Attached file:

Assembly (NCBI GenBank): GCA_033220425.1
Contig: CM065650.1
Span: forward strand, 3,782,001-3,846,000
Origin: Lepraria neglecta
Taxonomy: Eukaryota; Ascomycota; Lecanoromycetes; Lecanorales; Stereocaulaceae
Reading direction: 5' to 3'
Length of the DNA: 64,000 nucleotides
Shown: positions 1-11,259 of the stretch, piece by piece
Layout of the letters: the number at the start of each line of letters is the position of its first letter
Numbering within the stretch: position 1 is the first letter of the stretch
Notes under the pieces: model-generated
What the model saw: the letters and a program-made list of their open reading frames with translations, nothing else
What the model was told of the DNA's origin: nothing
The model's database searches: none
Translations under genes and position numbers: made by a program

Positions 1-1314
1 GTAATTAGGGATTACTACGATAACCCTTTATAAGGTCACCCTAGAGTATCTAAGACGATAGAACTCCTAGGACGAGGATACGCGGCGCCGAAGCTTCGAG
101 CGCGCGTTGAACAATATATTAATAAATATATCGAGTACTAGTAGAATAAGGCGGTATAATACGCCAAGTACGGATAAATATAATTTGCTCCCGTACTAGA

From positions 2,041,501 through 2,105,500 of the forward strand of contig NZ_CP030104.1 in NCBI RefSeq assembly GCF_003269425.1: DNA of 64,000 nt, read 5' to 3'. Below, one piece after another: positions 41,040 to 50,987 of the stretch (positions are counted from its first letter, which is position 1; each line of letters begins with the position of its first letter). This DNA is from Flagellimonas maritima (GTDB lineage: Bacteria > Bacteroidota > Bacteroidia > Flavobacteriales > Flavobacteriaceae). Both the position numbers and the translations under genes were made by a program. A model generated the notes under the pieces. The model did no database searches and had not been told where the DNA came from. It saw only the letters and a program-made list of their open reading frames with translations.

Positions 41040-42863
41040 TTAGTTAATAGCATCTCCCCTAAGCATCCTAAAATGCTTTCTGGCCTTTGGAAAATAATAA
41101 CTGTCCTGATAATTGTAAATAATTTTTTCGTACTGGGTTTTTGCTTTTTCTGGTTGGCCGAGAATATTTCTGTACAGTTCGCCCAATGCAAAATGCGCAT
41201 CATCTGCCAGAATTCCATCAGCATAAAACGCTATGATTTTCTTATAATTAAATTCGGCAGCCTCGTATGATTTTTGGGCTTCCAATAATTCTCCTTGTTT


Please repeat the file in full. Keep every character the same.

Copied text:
Assembly (NCBI GenBank): GCA_033220425.1
Contig: CM065650.1
Span: forward strand, 3,782,001-3,846,000
Origin: Lepraria neglecta
Taxonomy: Eukaryota; Ascomycota; Lecanoromycetes; Lecanorales; Stereocaulaceae
Reading direction: 5' to 3'
Length of the DNA: 64,000 nucleotides
Shown: positions 1-11,259 of the stretch, piece by piece
Layout of the letters: the number at the start of each line of letters is the position of its first letter
Numbering within the stretch: position 1 is the first letter of the stretch
Notes under the pieces: model-generated
What the model saw: the letters and a program-made list of their open reading frames with translations, nothing else
What the model was told of the DNA's origin: nothing
The model's database searches: none
Translations under genes and position numbers: made by a program

Positions 1-1314
1 GTAATTAGGGATTACTACGATAACCCTTTATAAGGTCACCCTAGAGTATCTAAGACGATAGAACTCCTAGGACGAGGATACGCGGCGCCGAAGCTTCGAG
101 CGCGCGTTGAACAATATATTAATAAATATATCGAGTACTAGTAGAATAAGGCGGTATAATACGCCAAGTACGGATAAATATAATTTGCTCCCGTACTAGA

From positions 2,041,501 through 2,105,500 of the forward strand of contig NZ_CP030104.1 in NCBI RefSeq assembly GCF_003269425.1: DNA of 64,000 nt, read 5' to 3'. Below, one piece after another: positions 41,040 to 50,987 of the stretch (positions are counted from its first letter, which is position 1; each line of letters begins with the position of its first letter). This DNA is from Flagellimonas maritima (GTDB lineage: Bacteria > Bacteroidota > Bacteroidia > Flavobacteriales > Flavobacteriaceae). Both the position numbers and the translations under genes were made by a program. A model generated the notes under the pieces. The model did no database searches and had not been told where the DNA came from. It saw only the letters and a program-made list of their open reading frames with translations.

Positions 41040-42863
41040 TTAGTTAATAGCATCTCCCCTAAGCATCCTAAAATGCTTTCTGGCCTTTGGAAAATAATAA
41101 CTGTCCTGATAATTGTAAATAATTTTTTCGTACTGGGTTTTTGCTTTTTCTGGTTGGCCGAGAATATTTCTGTACAGTTCGCCCAATGCAAAATGCGCAT
41201 CATCTGCCAGAATTCCATCAGCATAAAACGCTATGATTTTCTTATAATTAAATTCGGCAGCCTCGTATGATTTTTGGGCTTCCAATAATTCTCCTTGTTT